• Date Posted: September 29, 2015
  • Author: Deon Oberholzer

You wanted to know how bad the new codes crisis was…now we can tell you.

Thousands of businesses face the imminent threat of losing their empowerment status with the new codes – in many cases, crippling their volumes and growth prospects at a time when the economy faces possible recession. We have uncovered the likely scale of the new codes crisis following scrutiny of real-life impacts at more than 1000 companies across numerous industrial and service sectors. Businesses have long feared that next year’s implementation of the Department of Trade and Industry’s amended new codes will compromise their status. Now, after detailed work in sector after sector, we have built an accurate picture of how severe the consequences might be.

Our studies on the new codes show that it’s not just a case of a business falling by perhaps one level. Many businesses will plummet from a previously acceptable Level 2 or 3 to Level 5, with a potential for discounting down to Level 7 or a non-compliant status. Typically, we see point tallies in the high 80s and 70s under the old codes falling to the mid-20s under the new codes.  The impact is notably worse for Qualifying Small Enterprises (QSEs) – those with an annual revenue of between R10 million and R50 million.

Non-BEE compliance on the new codes for these companies will have knock-on effects across the business. Affected companies that previously used strong BEE credentials to secure competitive advantages will need to totally rethink marketing strategies and customer relationships. The effects are seismic. Business as usual is impossible, but many firms remain unaware of how serious the situation has become with the new codes. For our clients, the wake-up call comes in the form of a Veri-Com Impact Assessment and Scenario Planning Report itemising points potential across the five empowerment categories – ownership, management control employment equity, skills development, preferential procurement enterprise development and socio-economic development.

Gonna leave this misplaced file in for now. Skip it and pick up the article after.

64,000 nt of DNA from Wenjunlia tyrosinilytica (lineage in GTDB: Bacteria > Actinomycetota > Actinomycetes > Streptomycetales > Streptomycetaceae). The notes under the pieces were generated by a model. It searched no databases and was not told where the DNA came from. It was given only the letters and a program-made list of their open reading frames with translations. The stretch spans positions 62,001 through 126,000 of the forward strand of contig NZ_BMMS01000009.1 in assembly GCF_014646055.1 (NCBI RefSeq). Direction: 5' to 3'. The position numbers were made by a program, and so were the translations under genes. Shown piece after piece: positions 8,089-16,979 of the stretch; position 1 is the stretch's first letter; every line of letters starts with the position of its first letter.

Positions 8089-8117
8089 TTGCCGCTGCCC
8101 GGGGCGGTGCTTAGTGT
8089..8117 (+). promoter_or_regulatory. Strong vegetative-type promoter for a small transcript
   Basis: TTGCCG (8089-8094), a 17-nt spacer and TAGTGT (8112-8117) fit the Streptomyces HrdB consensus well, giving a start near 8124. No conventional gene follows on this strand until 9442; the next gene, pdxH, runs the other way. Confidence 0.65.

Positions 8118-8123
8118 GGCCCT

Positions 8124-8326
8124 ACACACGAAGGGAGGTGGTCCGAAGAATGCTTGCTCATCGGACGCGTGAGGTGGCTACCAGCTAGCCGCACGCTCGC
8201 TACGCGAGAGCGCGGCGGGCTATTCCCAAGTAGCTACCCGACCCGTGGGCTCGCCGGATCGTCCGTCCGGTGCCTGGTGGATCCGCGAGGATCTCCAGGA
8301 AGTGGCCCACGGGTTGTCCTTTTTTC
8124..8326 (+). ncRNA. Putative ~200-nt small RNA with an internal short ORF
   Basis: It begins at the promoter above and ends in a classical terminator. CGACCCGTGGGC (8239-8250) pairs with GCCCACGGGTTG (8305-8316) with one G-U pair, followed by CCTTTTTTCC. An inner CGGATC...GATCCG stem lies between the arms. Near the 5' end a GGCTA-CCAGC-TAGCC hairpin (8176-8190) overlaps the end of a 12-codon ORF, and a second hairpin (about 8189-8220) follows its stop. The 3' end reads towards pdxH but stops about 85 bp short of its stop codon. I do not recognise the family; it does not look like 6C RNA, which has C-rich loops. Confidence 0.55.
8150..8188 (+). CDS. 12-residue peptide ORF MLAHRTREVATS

Demand for this inside track on the potential for a points’ meltdown has rocketed. In a year, our volumes attributable to this service have tripled. We expect demand to rise even further as it dawns on companies that they will have to comply with the new codes by the end of their current financial year, which often means the end of December 2015 or February 2016. We are concerned that the lack of a competitive current BEE profile for 2016 and 2017 will not only dent growth prospects at companies serving government and state-owned enterprises. Major corporates are widely expected to revisit supplier relationships to ensure that they receive maximum credit for dealing with empowered suppliers. At Gestalt, we believe that the knock-on effects of the new codes will be most severe for QSEs

It’s not all bad news. After the impact assessment, we move on to scenario planning. This usually generates specific action points with the potential to cushion the blow or bolster a company’s projected status. We even see cases where elevation to Level 1 is possible with the new codes. But it takes time to develop the right strategy and maximise the gains. If you’re serious about maintaining momentum in a tough economy, delay is not an option.